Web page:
WASHINGTON: Democrats are renewing their efforts to muscle through the largest overhaul of US elections in a generation, setting up a fight with Republicans that could bring partisan tensions to a climax in the evenly split Senate and become a defining issue for President Joe Biden.
Democrats and Republicans both see the legislation, which touches on nearly every aspect of the electoral process, as fundamental to their parties' political futures.
The Senate bill, similar to a version passed by the House earlier this month, could shape election outcomes for years to come, striking down hurdles to voting, requiring more disclosure from political donors, restricting partisan gerrymandering of congressional districts and bolstering election security and ethics laws.
The debate over who has the right to vote, and how elections are conducted, could play out for months, if not years.
Democrats newly in control of both chambers of Congress say they are trying to rebuild trust in the ballot after two tumultuous election cycles.
Republicans charge the bill would strip power from the states and cement an unfair political advantage for Democrats.
With the GOP unanimously opposed, the legislation is presenting a crucial test of how hard Biden and his party are willing to fight for their priorities, as well as those of their voters.
Unless they united around changing Senate rules, which now require 60 votes for most bills to advance, their chance to enshrine expansive voting protections could quickly slip away.
Senate Majority Leader Chuck Schumer, D-N.Y., making a rare appearance at a hearing, said Wednesday it took mighty movements and decades of fraught political conflict to achieve the basic dignities of current election laws and any American who thinks that the fight for full and fair democracy is over, is sadly and sorely mistaken.
Democrats see the measure as a forceful response to voting rights restrictions advancing in Republican-controlled statehouses across the country in the wake of Donald Trump's repeated, baseless claims of a stolen 2020 election.
Senate Rules Committee Chairwoman Amy Klobuchar, D-Minn., opened the hearing on the legislation Wednesday by invoking the Jan.6 attack on the US Capitol, in which hundreds of Trump's supporters interrupted the electoral count after Trump pressured state election officials to change the results and told supporters to 'fight like hell' to overturn his defeat.
"In the end, that insurrection was about an angry mob working to undermine our democracy," Klobuchar said.
"And it reminds all of us how very fragile our democracy truly is, and how it is on all of us to not just protect that democracy, but to ensure that it thrives."
Similar to the House bill that passed on a party-line vote, the Senate legislation would create automatic voter registration nationwide, allow former felons to vote, and limit the ways states can remove registered voters from their rolls.
It would expand voting by mail, promote early voting and give states money to track absentee ballots.
Millions of people took advantage of those practices during the pandemic last year and after some Republican states tried to restrict them in favor of voting in person.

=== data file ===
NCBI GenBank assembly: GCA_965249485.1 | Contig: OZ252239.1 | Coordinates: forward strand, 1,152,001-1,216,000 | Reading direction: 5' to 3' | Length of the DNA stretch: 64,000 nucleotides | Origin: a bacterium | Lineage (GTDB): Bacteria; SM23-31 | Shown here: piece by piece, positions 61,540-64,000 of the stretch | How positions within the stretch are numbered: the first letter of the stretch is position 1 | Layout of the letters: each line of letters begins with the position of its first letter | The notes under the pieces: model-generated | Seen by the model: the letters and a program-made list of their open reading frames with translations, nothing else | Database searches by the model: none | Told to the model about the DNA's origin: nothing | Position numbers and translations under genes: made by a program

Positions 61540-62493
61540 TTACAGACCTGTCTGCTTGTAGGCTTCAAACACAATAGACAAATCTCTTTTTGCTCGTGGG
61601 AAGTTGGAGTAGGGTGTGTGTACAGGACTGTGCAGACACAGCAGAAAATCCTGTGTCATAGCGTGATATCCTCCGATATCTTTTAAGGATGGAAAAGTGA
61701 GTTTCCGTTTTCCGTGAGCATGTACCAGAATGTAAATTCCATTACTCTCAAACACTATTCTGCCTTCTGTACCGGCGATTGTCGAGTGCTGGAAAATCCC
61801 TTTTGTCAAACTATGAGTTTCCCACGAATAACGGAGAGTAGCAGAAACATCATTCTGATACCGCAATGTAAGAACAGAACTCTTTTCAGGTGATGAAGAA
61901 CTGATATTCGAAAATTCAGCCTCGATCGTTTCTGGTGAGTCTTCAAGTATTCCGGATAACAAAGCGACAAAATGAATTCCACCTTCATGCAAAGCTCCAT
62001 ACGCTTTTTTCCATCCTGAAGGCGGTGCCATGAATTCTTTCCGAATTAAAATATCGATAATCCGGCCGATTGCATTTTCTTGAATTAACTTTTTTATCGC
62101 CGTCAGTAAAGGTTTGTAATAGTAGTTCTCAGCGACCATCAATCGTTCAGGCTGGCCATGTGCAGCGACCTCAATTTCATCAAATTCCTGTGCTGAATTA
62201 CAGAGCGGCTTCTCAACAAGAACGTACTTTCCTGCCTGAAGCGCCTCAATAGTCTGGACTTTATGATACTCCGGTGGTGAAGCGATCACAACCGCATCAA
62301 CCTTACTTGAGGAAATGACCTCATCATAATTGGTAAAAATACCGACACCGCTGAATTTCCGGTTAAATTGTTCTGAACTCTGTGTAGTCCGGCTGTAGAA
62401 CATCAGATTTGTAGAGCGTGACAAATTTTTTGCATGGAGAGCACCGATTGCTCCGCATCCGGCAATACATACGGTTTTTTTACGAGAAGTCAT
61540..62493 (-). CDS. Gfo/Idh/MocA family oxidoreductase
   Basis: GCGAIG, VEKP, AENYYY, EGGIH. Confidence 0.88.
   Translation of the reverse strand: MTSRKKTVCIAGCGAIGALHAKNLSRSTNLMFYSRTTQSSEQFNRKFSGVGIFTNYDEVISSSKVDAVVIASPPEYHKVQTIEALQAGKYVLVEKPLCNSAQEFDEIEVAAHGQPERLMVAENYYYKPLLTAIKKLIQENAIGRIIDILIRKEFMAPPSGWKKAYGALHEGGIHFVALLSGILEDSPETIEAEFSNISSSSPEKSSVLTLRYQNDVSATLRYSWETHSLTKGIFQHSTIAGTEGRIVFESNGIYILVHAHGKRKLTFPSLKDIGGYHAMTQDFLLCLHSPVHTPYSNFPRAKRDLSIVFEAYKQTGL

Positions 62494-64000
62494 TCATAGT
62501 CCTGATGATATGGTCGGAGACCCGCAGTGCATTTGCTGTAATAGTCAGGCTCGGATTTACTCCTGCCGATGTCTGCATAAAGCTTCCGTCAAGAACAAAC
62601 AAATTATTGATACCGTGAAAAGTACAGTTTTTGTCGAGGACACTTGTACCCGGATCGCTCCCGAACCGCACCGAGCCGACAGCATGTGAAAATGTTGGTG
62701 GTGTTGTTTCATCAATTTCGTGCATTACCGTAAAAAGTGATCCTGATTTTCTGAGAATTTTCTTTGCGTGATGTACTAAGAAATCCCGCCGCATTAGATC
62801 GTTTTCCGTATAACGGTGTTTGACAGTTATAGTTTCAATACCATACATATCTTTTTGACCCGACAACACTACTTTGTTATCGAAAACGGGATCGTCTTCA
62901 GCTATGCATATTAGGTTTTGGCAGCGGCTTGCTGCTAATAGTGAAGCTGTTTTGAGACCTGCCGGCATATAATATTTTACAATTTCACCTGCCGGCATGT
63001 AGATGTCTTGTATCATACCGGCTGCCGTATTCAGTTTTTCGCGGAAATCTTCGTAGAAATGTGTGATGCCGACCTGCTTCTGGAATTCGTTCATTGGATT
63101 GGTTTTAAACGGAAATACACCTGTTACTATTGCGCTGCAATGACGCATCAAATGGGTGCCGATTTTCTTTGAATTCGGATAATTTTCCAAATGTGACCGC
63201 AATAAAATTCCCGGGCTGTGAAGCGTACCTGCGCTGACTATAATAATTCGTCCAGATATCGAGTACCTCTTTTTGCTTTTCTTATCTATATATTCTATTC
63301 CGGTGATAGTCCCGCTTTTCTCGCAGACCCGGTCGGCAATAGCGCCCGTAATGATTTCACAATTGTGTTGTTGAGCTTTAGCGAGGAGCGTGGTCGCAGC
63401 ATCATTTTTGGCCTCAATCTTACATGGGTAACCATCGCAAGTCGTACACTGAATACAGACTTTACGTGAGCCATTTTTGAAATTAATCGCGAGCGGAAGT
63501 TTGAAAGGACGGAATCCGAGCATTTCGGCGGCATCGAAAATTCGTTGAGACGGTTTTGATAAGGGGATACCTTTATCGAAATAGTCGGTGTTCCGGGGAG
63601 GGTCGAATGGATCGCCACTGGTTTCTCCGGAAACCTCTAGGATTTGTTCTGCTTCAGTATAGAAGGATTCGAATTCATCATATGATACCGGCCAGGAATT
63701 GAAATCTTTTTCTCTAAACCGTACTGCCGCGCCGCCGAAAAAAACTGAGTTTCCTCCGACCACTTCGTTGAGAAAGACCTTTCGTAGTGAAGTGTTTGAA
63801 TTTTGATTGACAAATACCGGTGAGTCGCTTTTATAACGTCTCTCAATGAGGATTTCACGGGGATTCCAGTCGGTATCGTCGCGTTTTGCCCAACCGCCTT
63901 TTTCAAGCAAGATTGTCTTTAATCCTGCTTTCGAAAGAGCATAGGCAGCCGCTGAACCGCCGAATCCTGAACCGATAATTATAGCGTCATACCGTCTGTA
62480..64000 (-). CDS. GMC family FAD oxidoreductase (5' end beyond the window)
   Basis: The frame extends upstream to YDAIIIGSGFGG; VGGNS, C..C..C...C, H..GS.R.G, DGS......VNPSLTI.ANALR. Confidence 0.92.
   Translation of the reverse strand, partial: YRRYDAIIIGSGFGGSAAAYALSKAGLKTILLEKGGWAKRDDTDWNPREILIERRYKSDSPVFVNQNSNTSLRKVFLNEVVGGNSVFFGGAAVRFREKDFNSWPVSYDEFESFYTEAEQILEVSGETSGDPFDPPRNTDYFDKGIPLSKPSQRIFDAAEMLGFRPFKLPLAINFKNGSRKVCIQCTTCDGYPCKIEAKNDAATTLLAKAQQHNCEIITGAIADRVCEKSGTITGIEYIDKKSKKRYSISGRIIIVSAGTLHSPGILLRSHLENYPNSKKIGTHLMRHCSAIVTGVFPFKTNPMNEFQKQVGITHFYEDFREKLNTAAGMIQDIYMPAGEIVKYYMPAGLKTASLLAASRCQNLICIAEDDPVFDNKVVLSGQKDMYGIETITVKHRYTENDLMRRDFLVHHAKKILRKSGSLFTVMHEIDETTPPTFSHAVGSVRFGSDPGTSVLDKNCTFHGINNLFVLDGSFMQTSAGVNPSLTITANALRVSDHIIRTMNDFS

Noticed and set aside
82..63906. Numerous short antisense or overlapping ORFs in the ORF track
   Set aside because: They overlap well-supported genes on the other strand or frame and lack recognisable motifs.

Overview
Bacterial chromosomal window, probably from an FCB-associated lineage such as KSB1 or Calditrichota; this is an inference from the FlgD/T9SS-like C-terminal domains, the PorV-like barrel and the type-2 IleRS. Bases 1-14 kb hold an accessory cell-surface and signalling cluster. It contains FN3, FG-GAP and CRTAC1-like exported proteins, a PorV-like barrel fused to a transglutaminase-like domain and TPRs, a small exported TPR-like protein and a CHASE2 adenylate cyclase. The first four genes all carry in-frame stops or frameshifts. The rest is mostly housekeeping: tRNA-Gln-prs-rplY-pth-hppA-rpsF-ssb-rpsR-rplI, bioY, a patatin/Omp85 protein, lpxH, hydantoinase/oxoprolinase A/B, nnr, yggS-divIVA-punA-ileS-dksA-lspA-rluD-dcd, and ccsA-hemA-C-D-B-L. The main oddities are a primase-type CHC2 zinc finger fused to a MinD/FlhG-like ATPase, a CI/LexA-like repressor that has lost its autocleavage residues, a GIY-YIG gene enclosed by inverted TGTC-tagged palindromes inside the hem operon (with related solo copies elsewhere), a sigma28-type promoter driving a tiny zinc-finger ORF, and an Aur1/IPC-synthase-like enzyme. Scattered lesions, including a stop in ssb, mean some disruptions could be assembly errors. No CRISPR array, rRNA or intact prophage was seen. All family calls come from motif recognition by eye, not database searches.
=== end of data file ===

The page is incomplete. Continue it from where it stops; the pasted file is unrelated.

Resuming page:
The bill would increase oversight for election vendors and boost support for state voting system upgrades after Russia attempted to breach some of those systems in the 2016 election.
It would overhaul federal oversight of campaign finance and encourage small donations to campaigns, while requiring more disclosure of political donations.
And it would require states to adopt independent redistricting commissions to draw congressional districts and give more teeth to federal ethics enforcement.
The legislation is meant to counter the more than 250 bills have been introduced in 43 states that would change how Americans vote, according to a tally by the Brennan Center for Justice, which backs expanded voting access.
Some measures would limit mail voting, cut hours at polling places and impose restrictions that Democrats argue amount to the greatest assault on voting rights since the Jim Crow era.
Testifying at the hearing, former Attorney General Eric Holder, who served under President Barack Obama, said the legislation would help fight politicians who want to maintain an 'unjust status quo'.
"The events of the past few months have brought into stark focus what has been true for too long: There is a large and powerful faction in this country intent on retaining power and who will bend or break the rules of our democracy in order to do so," Holder said.
Republicans say the new mandates would amount to a federal takeover of elections, which have traditionally been left to states.
Senate Republican leader Mitch McConnell, R-Ky., a longtime opponent of restrictive campaign finance laws, also made a rare hearing appearance, sitting across the dais from Schumer.
He said the bill is full of 'silly new mandates' that would create 'an invitation to chaos' for states that would have to put them in place.
"This is clearly an effort by one party to rewrite the rules of our political system," McConnell said.
The bill has already run into roadblocks that have become familiar since Democrats began their narrow control of the Senate two months ago.
As he has on other party priorities, Democratic Sen.Joe Manchin of West Virginia has expressed skepticism about the legislation, threatening united Democratic support.